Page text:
Perhaps one shouldn't seek the governorship of Arkansas and the presidency if there is anything in their background, like repeated trysts with women of varying consent.

Perhaps one shouldn't seek the Delaware senate seat and the vice presidency if there is anything in their background, like rock-bottom academic records capped off with an F for plagiarizing in law school.

Perhaps one shouldn't seek the Massachusetts senate seat and the presidency if there is anything in their background, like getting expelled for cheating or manslaughtering a woman.

I could play this game all day.

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onehell (Oct 2, 2018 - 3:22 pm)

Which of those are unelected lifetime appointments?

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passportfan3 (Oct 2, 2018 - 3:40 pm)

"Unelected lifetime appointment" is a red herring.

Every civil servant, including the guy at the VA who pushes a cart around for $19,000 a year, holds an "unelected lifetime appointment."

Are we going to subject every civil servant to the impossible standards of sainthood?

Oh, you say, a SCOTUS justice has more power?

I agree.

But senators and presidents have more power still. They can do things on their own initiative; justices have to wait for a case or controversy to come to them.

And yet liberals always have a reason why these exacting standards of behavior don't apply to their elected officials.

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onehell (Oct 2, 2018 - 3:49 pm)

They most certainly do apply to elected officials, but as Trump is fond of pointing out, such issues are already priced into the vote for each and every term of office.

SCOTUS judges certainly shouldn't be elected, but perhaps they should serve a defined term of years.

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fettywap (Oct 2, 2018 - 3:55 pm)

If you went to a job interview yelling, crying, and pounding on the table, and answered questions with did you, would you get the job? The man is unhinged.

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onehell (Oct 2, 2018 - 4:05 pm)

It has been widely reported that what most informed people would call a show of judicial temperament is seen by Trump as weakness. "Why should I stick up for him if he won't stick up for himself?" or something like that, was widely reported as Trump's reaction to his earlier and more measured demeanor, e.g. on the (itself unprecedented) Fox News interview.

To Trump, strength is demonstrated by anger. Trump wants fire and fury and that's what his nominee is trying to give him. The senators whose questions he is responding to are not the intended audience. When I watch him, I can see him trying to ape Trump's mannerisms. Imitation is the sincerest form of flattery, and it is well known that flattery gets you everywhere with the Very Stable Genius.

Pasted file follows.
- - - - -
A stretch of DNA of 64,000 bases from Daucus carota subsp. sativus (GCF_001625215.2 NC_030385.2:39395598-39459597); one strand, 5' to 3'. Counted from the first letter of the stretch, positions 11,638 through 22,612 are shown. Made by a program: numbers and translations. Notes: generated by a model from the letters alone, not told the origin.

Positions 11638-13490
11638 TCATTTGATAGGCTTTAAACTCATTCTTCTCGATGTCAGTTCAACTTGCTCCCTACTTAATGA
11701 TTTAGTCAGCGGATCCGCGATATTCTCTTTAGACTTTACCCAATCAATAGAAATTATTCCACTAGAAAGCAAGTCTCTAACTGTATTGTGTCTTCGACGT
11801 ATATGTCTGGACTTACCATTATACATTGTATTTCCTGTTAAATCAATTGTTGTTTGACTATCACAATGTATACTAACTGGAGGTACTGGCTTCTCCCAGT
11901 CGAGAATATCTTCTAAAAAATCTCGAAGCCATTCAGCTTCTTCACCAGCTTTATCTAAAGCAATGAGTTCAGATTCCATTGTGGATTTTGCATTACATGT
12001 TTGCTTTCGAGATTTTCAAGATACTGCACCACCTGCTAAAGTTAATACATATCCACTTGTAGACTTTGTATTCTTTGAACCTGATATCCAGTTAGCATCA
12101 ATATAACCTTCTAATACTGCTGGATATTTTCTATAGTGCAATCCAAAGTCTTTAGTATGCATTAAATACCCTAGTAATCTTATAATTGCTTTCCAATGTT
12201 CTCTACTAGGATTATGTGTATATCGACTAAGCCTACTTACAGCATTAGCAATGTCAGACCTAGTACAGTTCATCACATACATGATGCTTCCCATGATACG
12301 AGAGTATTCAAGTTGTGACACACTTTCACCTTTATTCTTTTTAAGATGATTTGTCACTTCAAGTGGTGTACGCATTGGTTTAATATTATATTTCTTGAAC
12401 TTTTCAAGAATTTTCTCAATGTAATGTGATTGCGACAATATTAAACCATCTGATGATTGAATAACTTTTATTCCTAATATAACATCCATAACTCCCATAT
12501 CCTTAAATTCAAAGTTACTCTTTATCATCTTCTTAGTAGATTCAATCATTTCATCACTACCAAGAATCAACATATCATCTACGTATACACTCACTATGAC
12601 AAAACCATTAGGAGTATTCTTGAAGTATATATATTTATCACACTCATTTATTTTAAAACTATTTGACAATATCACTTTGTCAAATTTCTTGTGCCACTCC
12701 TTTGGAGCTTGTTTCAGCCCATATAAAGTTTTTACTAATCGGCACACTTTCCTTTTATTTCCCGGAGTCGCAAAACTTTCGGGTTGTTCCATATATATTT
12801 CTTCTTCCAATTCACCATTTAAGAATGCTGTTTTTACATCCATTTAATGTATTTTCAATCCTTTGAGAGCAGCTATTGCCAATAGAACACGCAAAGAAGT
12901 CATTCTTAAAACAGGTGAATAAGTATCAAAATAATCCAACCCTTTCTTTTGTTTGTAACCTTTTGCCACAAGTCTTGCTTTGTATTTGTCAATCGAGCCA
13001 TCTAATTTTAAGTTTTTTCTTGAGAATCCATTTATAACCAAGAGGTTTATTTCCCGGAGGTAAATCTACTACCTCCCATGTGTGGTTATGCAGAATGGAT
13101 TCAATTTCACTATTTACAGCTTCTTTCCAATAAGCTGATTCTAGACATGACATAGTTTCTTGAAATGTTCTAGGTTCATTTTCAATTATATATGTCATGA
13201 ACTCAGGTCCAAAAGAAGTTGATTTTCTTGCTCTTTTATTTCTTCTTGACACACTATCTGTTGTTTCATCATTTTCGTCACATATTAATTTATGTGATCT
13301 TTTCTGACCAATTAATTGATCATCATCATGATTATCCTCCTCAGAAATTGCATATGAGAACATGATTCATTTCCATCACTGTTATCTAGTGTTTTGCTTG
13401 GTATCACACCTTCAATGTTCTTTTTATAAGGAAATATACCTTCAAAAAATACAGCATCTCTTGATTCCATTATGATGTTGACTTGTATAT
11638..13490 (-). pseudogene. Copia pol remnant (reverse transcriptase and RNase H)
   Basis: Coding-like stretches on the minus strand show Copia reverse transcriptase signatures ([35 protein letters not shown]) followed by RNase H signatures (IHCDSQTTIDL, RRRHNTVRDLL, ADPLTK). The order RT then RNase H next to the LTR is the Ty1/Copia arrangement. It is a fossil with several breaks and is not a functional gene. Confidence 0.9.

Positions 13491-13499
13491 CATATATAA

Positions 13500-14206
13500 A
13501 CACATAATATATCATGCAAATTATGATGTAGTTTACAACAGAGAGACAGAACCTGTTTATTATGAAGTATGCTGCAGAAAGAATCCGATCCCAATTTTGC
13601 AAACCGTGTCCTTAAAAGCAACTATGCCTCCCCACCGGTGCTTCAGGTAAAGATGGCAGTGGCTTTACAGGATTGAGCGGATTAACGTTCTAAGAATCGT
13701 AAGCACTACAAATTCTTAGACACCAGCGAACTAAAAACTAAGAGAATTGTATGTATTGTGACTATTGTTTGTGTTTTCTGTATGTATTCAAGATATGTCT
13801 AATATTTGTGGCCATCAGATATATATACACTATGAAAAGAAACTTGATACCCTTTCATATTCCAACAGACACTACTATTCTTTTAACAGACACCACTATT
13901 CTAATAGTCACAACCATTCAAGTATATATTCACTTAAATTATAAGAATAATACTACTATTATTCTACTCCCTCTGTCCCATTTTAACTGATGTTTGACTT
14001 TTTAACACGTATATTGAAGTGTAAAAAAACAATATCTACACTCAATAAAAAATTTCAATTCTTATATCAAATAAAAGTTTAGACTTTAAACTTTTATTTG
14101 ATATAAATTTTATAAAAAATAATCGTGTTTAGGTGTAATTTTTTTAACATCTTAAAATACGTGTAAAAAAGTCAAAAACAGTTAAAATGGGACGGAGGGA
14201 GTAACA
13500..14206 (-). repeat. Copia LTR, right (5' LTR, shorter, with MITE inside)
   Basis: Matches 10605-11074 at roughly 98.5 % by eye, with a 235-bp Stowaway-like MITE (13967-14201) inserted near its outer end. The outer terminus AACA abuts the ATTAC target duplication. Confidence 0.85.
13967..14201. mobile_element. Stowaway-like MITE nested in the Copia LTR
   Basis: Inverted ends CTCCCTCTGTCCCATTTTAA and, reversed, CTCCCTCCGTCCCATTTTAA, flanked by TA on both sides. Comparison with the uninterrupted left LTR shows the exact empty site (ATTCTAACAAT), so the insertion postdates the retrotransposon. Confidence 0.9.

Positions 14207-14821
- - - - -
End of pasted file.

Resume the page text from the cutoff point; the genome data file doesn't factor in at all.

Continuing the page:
He's behaving like this because that's what his "boss" wants, not because he's unhinged. Of course, the idea of appointing someone to SCOTUS who perceives the president who nominated him as his boss is even worse than being unhinged. If confirmed, people will remember this and it will follow him. It would hurt the perceived legitimacy of the court for decades hence.

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passportfan3 (Oct 2, 2018 - 4:13 pm)

If I went to a job interview, it would not be on national television, nor would it be held before a panel of interviewers who are more interested in giving prepared speeches than in hearing what I have to say.

The "job interview" analogy is bogus.

What private sector jobs exist in which, from the moment your name is known, there are hundreds of interest groups willing to spend millions of dollars to ensure your defeat?

What private sector job requires you to answer any question on any topic, no matter how irrelevant or embarrassing? (Senators can ask about gender and other topics verboten in the real world.)

Where in the private sector are your job interview answers parsed to find the slightest, colorable claim of "perjury"?

What private sector job requires you to provide, for public delectation, detailed information about your family's finances? (Here in California, it is generally unlawful for an employer to ask for prior salary history or run a credit check.)

Since the SCOTUS confirmation process bears little resemblance to a private sector job interview, the analogy is inapt.

(Plus, the moment the shoe is on the other foot, the Dems will be screeching about due process and the presumption of innocence.)

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onehell (Oct 2, 2018 - 6:53 pm)

1. OK, I'll give you that one. But again, regular jobs don't have life tenure and irreducible salary.